In Catholic schools, students, teachers, and leaders are encouraged to find God in all things. As described in yesterday’s Post, the Catholic worldview is “sacramental,” which means we can find visible signs of God’s invisible presence in the physical world, all around us, every day.
We believe these physical reminders of God in our daily life help us come to know God better. And we believe that we come to know God by learning about God’s creation. So what we do in school together is not just about building knowledge, passing tests, or preparing for high school, college, and career. These are obviously important, but as our students learn more about themselves, the world, and the people in it, they learn more about God, and they grow closer to God. Their learning doesn’t just prepare them for college; it readies them for heaven. So we seek to find God in all things.
The difficult question we must reflect on right now: How do we find God in this virus?
Where do we find God right now, when we are forced to hide in our homes as the virus ravages our school communities, destroying livelihoods, sickening families, and taking loved ones?
On Good Friday, it occurs to me that the answer to this question, which many of us have been wrestling with for the past month, has been hiding in plain sight, in each of our Partnership School classrooms.
The crucifixes that hang in every classroom are sacramentals that remind us of a historical event that we commemorate today. We believe today marks the anniversary of a day in human history when a man named Jesus of Nazareth was crucified and died on a cross. Three days later, on a Sunday morning, we believe that dead man came back to life.
That resurrection – it changes everything.
Imagine the apostles on the first Good Friday and Holy Saturday. Locked away in hiding, scared for their lives. Their best friend and leader had just been murdered. It was too dangerous for them to leave the locked room. A few days later, they hear a rumor that the tomb is empty.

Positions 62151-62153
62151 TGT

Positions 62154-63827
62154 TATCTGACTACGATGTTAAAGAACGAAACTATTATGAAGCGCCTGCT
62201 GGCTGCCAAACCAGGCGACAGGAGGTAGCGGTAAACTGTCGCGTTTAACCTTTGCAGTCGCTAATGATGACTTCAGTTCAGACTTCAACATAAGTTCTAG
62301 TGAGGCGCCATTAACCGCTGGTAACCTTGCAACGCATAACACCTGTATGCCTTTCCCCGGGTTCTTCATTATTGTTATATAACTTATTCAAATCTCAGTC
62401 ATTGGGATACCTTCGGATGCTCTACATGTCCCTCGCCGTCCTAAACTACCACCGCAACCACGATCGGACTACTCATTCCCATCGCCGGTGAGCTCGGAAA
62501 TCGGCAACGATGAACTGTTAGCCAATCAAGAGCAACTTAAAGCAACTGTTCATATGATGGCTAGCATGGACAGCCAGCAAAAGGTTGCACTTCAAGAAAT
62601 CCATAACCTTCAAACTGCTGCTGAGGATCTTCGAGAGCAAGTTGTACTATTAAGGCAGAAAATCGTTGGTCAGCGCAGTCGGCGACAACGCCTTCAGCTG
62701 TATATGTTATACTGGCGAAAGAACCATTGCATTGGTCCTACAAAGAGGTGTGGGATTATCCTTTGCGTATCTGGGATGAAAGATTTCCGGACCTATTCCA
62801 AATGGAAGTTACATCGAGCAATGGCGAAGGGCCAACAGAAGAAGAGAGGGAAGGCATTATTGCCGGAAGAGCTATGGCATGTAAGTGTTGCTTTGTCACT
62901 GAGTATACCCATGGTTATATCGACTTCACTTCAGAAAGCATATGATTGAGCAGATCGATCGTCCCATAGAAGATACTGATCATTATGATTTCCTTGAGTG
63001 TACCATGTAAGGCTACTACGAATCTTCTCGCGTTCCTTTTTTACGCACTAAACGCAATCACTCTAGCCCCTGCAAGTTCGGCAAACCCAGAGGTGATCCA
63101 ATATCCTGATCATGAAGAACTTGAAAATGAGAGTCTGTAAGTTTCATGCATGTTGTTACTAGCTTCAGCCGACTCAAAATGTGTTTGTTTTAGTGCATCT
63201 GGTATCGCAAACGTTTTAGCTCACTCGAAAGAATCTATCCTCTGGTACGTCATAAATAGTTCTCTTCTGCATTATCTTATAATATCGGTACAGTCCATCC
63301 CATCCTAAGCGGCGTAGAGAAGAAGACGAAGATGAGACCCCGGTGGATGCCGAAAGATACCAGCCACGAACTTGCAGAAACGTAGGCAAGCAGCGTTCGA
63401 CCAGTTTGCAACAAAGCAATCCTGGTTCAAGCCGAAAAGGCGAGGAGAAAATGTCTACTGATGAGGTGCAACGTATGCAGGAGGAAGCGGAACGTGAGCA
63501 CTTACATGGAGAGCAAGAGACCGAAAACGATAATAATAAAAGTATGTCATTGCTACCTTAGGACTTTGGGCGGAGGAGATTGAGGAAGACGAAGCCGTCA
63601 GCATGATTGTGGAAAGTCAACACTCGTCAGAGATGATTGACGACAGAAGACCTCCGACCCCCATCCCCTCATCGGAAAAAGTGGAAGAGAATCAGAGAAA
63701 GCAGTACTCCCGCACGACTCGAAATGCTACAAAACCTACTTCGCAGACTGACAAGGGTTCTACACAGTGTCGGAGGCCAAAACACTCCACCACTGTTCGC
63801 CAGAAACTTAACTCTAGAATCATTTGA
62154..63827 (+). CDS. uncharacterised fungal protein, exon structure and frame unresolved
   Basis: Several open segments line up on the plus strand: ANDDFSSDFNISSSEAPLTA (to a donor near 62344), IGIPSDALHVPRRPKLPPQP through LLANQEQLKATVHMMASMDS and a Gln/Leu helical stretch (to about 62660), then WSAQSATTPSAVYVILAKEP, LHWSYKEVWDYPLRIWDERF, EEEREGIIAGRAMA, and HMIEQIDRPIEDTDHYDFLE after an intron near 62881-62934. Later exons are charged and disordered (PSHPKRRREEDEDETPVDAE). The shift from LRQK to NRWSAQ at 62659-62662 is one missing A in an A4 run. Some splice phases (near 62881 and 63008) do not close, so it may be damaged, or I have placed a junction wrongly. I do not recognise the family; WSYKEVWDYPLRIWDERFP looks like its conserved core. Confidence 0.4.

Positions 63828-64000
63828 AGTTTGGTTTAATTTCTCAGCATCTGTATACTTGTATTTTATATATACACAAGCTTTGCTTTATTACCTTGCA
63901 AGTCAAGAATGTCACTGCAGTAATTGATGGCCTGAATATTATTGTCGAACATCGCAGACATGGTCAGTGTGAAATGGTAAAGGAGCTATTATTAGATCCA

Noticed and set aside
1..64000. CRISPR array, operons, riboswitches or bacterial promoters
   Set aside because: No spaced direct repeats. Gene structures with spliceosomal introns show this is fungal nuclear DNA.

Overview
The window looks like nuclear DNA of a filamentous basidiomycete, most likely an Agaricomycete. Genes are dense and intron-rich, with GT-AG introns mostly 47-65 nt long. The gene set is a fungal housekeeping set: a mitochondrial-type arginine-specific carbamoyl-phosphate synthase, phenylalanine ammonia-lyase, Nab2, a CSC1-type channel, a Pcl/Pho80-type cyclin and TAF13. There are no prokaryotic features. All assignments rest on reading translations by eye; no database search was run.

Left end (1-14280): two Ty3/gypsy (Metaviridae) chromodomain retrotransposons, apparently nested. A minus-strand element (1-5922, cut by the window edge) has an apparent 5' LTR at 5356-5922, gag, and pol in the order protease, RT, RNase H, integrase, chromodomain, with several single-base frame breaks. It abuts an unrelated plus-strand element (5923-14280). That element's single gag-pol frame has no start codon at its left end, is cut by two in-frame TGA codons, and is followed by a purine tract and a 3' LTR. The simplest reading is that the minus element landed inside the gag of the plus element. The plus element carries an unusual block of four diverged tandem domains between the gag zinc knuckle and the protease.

From that quarantined room springs our faith. From that cross, our only hope. Because we believe that a dead man came back to life.
The resurrection is our greatest hope, and it is why we surround ourselves with crucifixes–to remind ourselves that suffering is temporary, and that our greatest hope comes through the cross.
The Catholic worldview is one that sees God alive and at work when our students look through the lens of a microscope, in lines of a sonnet, in moments of history, or in interactions between teachers and students. But it is also a worldview that transforms the weapon that murdered Christ into a symbol of hope, and our primary way of visualizing God in our daily lives.
If we can draw hope from Jesus’s death on the cross, then perhaps we can seek God in what is surely the strangest Holy Week in most of our lives.
So how do we do that?
Each of our quarantined lives are so different, depending on how the virus has affected us. For some, it has amplified the focus on Easter Sunday. For those, the anticipation to rush out of hiding to celebrate the resurrection together is unbearable. For others, this is a time of deep suffering. It already feels like 3 pm on Good Friday: there is darkness over the land, the earth quakes, the temple veil is split, and Christ has died. An empty tomb feels impossible and surely more than three days away.
Because we are all in different locked rooms, we must pray for the grace of empathy. We believe that we are made for each other, so let’s ask others where they find God in this, and let’s listen before we share our own moments of grace in the time of coronavirus.
On this Good Friday, we need to take time to find God in all things, in both the blessings and the crosses we bear. Let us take time to pray for eyes of faith during these difficult days. Perhaps pray to one of the eleven Apostles who hid in that locked upper room in fear. Or to Mary Magdalene, Mary the mother of James, Salome, or Joanna – the women who found the stone rolled away from the empty tomb – for they knew courage to hope in a time of darkness.
Each of us will find God in our own way, and it will be harder for some than others. But the point is that we must continue to seek God, especially on Good Friday–especially when we feel locked in an upper room.
Christian Dallavis is Assistant Superintendent at Partnership Schools.